Vlisco

All stories Published: 08 January 2015

In West Africa, the name Vlisco evokes heritage, quality and individuality. Established more than 160 years ago, the Vlisco Group’s textiles are at the heart of fashion in West and Central Africa.  The company designs, manufactures and distributes 70 million yards of branded fabrics annually through its operations and retail presence in Côte d’Ivoire, Ghana, Togo, Benin, Niger, Mali and the Democratic Republic of Congo. Vlisco also directly employs 2,700 people and it helps to create thousands of additional indirect jobs for salespeople, shopkeepers and tailors. The group’s brands include Vlisco, Woodin, GTP and Uniwax.

In 2010, the company was acquired by Actis, a global private equity firm investing in Africa,Asia and Latin America. Actis’ mantra – the positive power of capital – highlights the firm’s focus on integrating environmental, social and governance factors into all of its investment decisions. Actis has worked closely with Vlisco’s management team to accelerate the development and implementation of the company’s environmental and social strategy. This strategy is driven by Vlisco’s mission – to expand its business and make a greater economic and social impact in African markets.

BUILDING A SUSTAINABLE AND LOCALISED SUPPLY CHAIN

“Over the past few years, we have made an effort to entrench the company in the African reality,” said Jan van der Horst, Director of Corporate Affairs at Vlisco and head of the CSR programme. “We are focused on using local expertise, whether it is in cotton production or marketing. For example, the company now uses a local marketing firm in Côte d’Ivoire, rather than a European firm that operates globally.”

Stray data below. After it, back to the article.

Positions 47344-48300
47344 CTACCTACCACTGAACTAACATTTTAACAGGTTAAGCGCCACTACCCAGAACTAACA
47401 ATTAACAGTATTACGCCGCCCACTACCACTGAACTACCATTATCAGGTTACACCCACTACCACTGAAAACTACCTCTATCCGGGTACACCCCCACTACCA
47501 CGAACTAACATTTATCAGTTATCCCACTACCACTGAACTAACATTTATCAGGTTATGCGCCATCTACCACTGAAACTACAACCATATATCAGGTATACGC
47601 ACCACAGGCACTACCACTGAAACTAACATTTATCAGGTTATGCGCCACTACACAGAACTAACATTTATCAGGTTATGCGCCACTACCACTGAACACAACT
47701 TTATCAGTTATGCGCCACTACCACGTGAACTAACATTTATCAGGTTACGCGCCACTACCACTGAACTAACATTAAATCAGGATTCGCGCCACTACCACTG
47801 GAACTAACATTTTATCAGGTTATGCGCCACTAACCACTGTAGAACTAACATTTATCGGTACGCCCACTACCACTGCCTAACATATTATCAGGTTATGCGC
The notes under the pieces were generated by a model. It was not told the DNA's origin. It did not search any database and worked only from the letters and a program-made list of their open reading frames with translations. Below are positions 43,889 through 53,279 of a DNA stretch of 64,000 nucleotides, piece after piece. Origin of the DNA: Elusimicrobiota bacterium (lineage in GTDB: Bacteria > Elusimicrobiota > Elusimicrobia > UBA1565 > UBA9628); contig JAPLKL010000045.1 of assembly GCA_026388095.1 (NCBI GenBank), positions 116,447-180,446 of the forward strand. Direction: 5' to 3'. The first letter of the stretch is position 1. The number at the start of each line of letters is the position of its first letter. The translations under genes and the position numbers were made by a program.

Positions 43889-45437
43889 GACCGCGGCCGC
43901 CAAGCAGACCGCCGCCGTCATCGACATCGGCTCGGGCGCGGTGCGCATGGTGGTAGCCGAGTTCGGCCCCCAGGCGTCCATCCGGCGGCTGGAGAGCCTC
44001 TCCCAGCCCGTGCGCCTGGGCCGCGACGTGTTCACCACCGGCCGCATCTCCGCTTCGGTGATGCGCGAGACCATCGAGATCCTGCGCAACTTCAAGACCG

Vlisco’s activities in West Africa, through its two factories in Côte d’Ivoire and Ghana, have generated US$49 million in value added to the local economy and created 19,400 indirect jobs through its supply chain1.

A large part of Vlisco’s shift in strategy has occurred through an increasing focus on the localisation of its supply chains.

West Africa is an important cotton producer and cash crop for small farmers. However, over the past 25 years, what was once a robust industry in cotton spinning and weaving has diminished considerably.Consequently, sourcing cotton locally is a challenge. 

Today, about 18 million yards, or 41%, of the fabric for Vlisco’s factories in Ghana and Côte d’Ivoire are sourced in Africa (the remainder is from Asia). Vlisco has reached this milestone through the following projects:

Partnership with Cotton Made in Africa(CmiA): CmiA’s mission is to help farmers earn a better income by training them in modern and sustainable farming methods that improve the quality and yield of their crops. Unlike many sustainably produced goods that have higher costs, Vlisco purchases cotton from certified farmers in Côte d’Ivoire through Ivoir Coton, at world market prices, which has a positive impact on the local economy, while also keeping Vlisco’s lead times low. Farmers earn approximately 20% more in income as a result of CmiA training. Additionally, CmiA sets labour standards, including ensuring workers’ rights through employment contracts and adequate health and safety practices.(2)